“I feel like I can be way better,” Payne said when asked about the opportunity to show what he can do. “I know I didn’t make a lot of shots but it’s really not about that. It’s about getting my team involved and make sure everyone gets the ball in their spots to contribute.”
 
Payne showed flashes over the last 22 games of the 2017-18 season (14 starts), shooting 42 percent from three and averaging 4.6 assists per game in that stretch. The shooting stroke didn’t show up early in the preseason for Payne. 
 
He was better in the team’s final exhibition against Denver and has shown enough to Hoiberg to earn the starting nod. He’ll have his work cut out for him tonight.
 
“Obviously we’ve been working on different coverages based on having a full roster, but things like this happen,” Hoiberg said when asked what this does to his game prep. “It’s going to be electric in here. They’re going to come out and play extremely hard and extremely physical. That’s who they are and we have to be ready for that. It’s a little bit of shock and awe with (the Sixers). You have to weather that first storm and hopefully give ourselves a chance with great effort.”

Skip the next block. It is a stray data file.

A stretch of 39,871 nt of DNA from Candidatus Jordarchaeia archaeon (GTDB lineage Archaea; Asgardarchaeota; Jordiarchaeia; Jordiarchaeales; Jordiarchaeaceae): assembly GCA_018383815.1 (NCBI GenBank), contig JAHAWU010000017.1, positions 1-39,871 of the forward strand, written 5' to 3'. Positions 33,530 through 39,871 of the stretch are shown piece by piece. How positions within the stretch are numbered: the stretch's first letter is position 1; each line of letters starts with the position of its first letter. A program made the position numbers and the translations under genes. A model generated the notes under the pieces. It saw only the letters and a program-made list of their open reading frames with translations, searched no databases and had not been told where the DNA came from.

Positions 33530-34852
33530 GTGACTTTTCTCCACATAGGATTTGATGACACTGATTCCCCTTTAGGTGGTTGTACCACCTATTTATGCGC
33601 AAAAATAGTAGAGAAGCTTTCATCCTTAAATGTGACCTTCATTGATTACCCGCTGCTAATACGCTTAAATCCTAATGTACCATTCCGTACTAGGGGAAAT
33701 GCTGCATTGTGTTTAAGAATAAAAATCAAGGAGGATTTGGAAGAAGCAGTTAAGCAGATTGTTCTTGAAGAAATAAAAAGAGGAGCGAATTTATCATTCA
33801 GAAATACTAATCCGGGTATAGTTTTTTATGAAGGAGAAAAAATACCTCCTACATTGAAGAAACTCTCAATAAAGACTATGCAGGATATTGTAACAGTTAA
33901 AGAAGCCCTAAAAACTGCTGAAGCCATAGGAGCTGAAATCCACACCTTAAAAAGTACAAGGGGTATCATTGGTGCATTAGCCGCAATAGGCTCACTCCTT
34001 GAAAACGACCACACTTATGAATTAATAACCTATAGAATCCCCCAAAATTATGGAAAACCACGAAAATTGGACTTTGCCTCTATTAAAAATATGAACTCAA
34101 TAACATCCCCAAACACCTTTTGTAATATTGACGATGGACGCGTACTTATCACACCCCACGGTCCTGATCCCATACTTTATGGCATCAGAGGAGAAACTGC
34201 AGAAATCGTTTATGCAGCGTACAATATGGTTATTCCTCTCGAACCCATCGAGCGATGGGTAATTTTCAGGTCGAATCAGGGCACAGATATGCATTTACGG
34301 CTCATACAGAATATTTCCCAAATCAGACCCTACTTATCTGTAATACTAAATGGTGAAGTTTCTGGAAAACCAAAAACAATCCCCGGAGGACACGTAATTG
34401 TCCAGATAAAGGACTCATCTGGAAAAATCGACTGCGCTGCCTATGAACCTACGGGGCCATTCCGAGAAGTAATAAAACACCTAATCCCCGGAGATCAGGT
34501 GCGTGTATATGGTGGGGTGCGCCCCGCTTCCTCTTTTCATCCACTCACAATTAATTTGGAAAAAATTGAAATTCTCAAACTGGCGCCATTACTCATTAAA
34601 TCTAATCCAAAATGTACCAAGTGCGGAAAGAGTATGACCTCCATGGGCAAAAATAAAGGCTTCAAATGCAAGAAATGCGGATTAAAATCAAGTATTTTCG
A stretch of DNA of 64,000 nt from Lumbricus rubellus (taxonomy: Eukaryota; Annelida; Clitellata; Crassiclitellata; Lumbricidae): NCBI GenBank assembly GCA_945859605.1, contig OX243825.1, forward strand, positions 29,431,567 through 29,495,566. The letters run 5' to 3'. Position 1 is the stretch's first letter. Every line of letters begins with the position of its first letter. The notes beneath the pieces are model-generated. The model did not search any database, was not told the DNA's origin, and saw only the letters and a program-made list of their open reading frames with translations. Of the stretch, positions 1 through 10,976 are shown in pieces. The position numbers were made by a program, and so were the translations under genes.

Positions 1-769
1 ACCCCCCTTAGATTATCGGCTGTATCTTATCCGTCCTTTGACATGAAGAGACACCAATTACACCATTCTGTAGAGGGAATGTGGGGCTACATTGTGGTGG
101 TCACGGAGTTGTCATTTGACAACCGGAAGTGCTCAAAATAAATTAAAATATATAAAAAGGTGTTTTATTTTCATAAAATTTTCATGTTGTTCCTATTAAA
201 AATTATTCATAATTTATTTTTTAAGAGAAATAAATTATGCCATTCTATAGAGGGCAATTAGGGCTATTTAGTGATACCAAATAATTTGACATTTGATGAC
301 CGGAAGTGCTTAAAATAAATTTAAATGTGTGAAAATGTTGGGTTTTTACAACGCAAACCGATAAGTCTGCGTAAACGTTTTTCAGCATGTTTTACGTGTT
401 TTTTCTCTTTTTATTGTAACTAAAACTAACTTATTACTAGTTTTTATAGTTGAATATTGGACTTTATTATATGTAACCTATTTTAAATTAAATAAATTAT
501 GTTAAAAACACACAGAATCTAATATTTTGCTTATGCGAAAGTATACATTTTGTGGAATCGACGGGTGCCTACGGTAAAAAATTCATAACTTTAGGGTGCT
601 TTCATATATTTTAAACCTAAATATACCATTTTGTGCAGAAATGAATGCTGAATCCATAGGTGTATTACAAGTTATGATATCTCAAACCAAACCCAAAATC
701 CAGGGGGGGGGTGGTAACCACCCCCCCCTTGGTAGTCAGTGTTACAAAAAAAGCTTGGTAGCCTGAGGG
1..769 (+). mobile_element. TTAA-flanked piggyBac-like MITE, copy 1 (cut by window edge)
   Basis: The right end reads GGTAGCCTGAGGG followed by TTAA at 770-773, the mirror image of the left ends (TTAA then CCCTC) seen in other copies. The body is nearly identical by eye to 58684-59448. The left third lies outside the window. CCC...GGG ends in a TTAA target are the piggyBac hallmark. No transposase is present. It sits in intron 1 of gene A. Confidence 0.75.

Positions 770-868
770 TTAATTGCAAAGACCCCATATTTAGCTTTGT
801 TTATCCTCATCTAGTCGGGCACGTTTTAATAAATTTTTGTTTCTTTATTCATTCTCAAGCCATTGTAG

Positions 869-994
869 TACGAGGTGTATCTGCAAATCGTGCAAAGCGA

After Payne, the Bulls will have Ryan Arcidiacono as the first point guard off the bench. They’ll also have the services of newcomer Tyler Ulis, who will be in uniform tonight. Hoiberg mentioned that he feels comfortable with Zach Lavine bringing the ball up as well. He also mentioned that Jabari Parker will have his hands on the ball an awful lot with the team’s second unit.